(1940 – 1980)
John Lennon was always the Beatles' most restless creative force, as well known for his acerbic humor and his taste for the outré as for the iconic hits that he and Paul McCartney wrote for the band. Not surprisingly, it was Lennon whose post-Beatles life was the most colorful and provocative, and his musical and personal moves consistently kept him in the headlines, even during his extended break from musical activity in the second half of the 1970s.
Lennon had already began to pursue outside creative outlets while still a Beatle, writing a pair of books of humorous verse, acting in Richard Lester's film How I Won the War and performing on his own in The Rolling Stones Rock and Roll Circus. After he met artist and future wife Yoko Ono in the late '60s, the two recorded a pair of avant-garde Unfinished Music albums that confused and alienated Beatles fans.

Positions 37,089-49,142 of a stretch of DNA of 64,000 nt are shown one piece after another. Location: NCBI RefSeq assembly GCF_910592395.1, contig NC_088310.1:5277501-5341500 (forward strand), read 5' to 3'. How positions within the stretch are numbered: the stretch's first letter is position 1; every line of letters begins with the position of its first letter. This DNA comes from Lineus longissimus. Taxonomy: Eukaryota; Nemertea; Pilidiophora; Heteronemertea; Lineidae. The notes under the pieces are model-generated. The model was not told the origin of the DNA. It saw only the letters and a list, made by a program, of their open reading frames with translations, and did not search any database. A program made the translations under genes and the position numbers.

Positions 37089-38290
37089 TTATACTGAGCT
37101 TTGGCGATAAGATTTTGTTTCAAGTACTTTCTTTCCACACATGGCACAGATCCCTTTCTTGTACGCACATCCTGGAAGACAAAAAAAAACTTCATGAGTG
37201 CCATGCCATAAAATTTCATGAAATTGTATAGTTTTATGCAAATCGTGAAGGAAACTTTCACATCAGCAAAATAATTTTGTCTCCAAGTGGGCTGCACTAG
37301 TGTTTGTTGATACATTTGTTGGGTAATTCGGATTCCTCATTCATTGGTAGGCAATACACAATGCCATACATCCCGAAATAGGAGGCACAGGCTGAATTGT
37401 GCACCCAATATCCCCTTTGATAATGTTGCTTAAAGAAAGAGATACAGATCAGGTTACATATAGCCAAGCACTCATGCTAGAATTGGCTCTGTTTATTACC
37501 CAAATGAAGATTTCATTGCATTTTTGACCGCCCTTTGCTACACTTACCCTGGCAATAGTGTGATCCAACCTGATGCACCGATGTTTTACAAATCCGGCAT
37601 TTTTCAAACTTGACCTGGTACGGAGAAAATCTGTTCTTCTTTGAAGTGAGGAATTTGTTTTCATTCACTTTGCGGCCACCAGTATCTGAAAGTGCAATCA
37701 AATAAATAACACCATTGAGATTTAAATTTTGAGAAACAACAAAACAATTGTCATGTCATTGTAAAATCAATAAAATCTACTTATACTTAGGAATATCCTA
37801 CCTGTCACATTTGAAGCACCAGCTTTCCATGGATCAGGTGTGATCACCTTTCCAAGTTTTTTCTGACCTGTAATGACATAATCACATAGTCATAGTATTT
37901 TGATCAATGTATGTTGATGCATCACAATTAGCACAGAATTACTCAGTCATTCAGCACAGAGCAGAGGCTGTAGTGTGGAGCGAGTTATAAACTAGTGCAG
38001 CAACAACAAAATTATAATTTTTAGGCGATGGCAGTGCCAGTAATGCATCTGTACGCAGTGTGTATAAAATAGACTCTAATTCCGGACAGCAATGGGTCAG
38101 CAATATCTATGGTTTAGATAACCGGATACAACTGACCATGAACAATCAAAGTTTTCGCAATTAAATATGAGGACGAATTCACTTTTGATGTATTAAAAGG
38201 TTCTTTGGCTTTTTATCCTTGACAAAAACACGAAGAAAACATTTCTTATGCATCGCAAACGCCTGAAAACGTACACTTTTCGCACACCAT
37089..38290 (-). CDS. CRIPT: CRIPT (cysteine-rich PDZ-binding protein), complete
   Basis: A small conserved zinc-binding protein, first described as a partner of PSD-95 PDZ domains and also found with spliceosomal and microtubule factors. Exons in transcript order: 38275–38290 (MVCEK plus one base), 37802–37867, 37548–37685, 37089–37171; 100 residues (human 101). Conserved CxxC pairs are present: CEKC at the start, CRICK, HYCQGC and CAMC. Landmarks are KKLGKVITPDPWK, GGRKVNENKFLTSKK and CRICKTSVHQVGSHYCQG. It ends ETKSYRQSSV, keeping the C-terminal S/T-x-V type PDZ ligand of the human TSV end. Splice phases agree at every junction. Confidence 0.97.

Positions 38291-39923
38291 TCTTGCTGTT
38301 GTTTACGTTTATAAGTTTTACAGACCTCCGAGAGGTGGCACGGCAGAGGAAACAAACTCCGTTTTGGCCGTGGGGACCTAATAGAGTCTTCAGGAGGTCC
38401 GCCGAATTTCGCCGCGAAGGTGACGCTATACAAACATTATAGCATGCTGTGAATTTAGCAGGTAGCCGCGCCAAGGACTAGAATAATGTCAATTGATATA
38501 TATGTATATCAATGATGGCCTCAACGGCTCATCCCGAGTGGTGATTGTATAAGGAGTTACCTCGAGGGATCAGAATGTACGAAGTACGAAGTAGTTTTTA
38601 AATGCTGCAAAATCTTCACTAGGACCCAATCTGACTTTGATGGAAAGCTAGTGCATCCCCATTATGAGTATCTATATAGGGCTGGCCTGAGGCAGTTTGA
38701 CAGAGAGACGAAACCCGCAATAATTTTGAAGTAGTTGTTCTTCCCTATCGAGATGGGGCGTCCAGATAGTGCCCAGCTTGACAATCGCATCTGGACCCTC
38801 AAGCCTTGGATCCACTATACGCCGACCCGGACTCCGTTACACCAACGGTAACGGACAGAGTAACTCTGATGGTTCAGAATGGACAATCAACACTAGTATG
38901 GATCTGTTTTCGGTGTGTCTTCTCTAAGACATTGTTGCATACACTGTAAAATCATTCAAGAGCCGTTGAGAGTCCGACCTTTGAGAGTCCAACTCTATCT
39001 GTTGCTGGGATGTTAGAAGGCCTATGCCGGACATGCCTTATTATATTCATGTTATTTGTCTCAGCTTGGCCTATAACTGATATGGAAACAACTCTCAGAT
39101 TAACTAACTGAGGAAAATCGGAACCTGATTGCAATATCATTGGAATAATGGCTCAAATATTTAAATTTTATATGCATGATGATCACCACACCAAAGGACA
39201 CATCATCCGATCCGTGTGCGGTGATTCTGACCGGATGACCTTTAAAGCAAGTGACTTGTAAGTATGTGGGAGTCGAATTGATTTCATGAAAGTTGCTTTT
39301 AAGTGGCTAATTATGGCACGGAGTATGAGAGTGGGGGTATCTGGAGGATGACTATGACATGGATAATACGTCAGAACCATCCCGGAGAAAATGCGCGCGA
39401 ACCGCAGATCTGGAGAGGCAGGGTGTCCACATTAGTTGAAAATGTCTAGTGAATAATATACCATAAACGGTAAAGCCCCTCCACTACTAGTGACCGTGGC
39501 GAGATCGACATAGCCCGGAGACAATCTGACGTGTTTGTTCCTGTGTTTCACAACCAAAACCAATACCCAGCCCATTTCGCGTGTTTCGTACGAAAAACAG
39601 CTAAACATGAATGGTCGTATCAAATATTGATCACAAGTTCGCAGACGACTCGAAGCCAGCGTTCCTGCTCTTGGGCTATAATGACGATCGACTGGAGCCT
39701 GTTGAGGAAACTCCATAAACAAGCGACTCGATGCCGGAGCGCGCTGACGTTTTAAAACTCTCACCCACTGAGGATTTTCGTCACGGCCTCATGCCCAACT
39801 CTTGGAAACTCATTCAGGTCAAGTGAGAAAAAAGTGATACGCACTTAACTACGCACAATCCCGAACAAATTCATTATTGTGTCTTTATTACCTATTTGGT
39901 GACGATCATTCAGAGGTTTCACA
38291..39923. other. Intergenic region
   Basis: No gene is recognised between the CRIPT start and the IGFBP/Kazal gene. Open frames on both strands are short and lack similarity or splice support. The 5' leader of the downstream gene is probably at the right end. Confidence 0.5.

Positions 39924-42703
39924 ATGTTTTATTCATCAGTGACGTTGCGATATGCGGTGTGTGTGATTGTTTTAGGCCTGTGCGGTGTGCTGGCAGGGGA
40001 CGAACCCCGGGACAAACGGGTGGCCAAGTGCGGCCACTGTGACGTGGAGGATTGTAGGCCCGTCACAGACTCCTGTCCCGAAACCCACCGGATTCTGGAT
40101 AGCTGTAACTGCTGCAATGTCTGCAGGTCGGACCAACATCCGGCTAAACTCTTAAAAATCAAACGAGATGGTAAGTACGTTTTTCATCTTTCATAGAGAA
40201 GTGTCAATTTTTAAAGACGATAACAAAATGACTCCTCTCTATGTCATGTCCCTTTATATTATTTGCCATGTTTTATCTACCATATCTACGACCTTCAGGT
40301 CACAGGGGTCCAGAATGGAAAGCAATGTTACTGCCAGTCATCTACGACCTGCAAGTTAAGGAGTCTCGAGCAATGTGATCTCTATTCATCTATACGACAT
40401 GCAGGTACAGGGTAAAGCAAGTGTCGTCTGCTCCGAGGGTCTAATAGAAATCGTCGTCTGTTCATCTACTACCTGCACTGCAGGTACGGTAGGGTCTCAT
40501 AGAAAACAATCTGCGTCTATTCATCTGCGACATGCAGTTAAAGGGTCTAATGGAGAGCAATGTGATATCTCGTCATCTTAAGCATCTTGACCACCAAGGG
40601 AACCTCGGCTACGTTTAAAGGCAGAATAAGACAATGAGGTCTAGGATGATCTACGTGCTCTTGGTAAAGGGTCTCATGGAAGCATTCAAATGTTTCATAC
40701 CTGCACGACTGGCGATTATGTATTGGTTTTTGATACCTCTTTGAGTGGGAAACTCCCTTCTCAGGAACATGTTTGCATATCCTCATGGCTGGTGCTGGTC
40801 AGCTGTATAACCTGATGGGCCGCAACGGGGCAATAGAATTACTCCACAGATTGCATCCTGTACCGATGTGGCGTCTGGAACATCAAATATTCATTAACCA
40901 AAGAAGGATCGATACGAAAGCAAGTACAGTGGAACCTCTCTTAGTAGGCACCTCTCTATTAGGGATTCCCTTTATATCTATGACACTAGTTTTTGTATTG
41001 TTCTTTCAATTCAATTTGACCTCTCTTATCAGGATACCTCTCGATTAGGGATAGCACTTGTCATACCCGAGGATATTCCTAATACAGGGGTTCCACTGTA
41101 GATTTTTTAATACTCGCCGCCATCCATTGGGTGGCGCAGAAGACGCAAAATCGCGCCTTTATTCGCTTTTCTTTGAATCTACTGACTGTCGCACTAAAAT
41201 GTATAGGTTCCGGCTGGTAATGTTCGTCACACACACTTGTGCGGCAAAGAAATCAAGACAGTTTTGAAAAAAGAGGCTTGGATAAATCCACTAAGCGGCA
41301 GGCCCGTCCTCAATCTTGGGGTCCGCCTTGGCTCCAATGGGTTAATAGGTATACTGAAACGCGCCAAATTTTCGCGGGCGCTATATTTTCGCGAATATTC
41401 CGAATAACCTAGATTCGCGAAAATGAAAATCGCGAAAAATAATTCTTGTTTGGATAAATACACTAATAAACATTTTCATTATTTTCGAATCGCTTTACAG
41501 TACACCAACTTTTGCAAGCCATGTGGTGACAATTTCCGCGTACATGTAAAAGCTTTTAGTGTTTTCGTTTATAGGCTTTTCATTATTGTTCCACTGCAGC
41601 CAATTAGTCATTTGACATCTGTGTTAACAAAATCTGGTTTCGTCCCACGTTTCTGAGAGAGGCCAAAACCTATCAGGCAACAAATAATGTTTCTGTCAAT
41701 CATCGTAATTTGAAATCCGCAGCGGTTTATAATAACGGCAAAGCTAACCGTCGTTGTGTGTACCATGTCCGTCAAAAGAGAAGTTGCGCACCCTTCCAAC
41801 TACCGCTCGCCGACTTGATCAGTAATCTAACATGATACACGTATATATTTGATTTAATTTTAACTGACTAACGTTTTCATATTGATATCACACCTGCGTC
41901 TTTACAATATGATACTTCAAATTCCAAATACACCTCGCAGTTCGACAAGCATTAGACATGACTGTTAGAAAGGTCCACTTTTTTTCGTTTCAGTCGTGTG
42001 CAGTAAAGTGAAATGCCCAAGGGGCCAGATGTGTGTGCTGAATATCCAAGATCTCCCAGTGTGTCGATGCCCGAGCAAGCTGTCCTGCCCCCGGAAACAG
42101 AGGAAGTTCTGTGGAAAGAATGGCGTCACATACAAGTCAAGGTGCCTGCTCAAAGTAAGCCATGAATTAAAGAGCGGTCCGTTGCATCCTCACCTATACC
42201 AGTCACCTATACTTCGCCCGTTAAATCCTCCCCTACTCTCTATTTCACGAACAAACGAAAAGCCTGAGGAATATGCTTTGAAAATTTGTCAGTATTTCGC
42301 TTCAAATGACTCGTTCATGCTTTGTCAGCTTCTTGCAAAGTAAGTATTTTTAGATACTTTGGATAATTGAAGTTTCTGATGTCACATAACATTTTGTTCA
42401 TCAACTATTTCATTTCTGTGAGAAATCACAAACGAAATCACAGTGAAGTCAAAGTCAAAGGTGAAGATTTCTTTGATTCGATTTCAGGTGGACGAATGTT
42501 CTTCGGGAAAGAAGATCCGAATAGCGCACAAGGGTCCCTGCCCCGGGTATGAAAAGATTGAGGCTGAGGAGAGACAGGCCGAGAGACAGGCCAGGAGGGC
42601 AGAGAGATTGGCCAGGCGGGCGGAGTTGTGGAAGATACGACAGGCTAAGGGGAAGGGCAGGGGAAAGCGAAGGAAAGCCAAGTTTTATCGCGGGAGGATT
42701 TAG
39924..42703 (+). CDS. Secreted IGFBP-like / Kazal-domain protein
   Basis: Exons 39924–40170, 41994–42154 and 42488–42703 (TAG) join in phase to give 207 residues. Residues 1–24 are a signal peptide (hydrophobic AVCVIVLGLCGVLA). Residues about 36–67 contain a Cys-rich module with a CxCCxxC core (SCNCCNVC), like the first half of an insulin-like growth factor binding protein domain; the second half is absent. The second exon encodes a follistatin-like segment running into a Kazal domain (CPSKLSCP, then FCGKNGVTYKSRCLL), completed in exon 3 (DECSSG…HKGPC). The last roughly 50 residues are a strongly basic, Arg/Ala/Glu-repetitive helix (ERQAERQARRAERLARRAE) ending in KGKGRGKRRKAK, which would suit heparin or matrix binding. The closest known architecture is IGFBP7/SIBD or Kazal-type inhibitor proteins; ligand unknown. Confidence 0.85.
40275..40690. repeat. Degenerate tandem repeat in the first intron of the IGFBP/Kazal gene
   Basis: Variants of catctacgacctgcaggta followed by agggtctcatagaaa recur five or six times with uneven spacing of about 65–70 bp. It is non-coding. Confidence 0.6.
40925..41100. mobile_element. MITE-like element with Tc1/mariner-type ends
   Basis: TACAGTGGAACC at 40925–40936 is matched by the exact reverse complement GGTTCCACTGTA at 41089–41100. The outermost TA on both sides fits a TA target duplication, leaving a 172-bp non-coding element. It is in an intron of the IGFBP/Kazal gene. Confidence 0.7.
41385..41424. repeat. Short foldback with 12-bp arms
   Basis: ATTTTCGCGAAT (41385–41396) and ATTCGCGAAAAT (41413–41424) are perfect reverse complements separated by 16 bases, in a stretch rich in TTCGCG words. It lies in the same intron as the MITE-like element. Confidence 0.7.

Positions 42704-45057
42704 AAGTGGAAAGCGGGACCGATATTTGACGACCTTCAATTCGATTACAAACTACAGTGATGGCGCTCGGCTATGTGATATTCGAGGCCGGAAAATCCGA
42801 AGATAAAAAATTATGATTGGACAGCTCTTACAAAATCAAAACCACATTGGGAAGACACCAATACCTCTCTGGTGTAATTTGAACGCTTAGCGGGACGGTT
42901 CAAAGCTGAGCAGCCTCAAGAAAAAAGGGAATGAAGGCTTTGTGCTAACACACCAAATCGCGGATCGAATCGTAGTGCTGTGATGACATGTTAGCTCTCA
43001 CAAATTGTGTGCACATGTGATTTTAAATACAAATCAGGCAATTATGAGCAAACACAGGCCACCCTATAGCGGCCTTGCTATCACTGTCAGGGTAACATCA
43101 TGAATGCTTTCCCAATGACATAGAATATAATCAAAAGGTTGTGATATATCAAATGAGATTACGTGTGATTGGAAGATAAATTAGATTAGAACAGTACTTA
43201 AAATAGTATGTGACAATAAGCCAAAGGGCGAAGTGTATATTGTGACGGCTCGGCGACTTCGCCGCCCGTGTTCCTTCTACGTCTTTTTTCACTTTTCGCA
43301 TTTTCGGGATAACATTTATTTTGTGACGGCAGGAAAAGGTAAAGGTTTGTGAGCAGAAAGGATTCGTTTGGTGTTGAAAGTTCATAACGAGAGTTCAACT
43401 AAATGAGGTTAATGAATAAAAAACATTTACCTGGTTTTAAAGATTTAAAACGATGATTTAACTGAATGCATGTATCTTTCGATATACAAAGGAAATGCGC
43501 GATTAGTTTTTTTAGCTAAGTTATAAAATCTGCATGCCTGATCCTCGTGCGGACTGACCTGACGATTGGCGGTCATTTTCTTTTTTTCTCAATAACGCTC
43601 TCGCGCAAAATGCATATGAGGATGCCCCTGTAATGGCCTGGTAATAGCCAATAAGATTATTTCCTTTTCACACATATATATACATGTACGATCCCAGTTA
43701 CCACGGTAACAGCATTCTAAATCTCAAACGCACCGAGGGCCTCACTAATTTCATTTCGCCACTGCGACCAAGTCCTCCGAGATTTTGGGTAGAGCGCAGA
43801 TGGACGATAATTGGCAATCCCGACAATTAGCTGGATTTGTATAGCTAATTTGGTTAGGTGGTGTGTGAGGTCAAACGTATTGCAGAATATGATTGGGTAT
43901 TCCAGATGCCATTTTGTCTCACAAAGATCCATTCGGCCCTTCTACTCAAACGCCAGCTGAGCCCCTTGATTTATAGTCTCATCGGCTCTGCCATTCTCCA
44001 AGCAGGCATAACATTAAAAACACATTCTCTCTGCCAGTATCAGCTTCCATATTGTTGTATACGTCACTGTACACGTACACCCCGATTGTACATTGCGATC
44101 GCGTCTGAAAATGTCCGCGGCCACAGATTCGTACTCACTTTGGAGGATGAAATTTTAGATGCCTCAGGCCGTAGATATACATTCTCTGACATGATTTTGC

Lennon's proper solo debut was 1970's revelatory John Lennon Plastic Ono Band, whose confessional introspection lived up to Lennon's reputation for brutal honesty. His subsequent solo efforts — Imagine, Mind Games, Walls and Bridges and the all-covers, Phil Spector-produced Rock 'n' Roll — all demonstrated considerable audaciousness and imagination.
A resident of New York City in his post-Beatles years, Lennon also embraced political activism and was vocal in his opposition to America's military involvement in Vietnam. Those activities attracted the attention of the administration of Richard Nixon, which sought unsuccessfully to deport Lennon.
When his son Sean was born in 1975, Lennon devoted himself to fatherhood, taking a five-year hiatus from recording. He ended it with the 1980 release of Double Fantasy, but an assassin's bullet ended Lennon's life a few weeks after the album's release.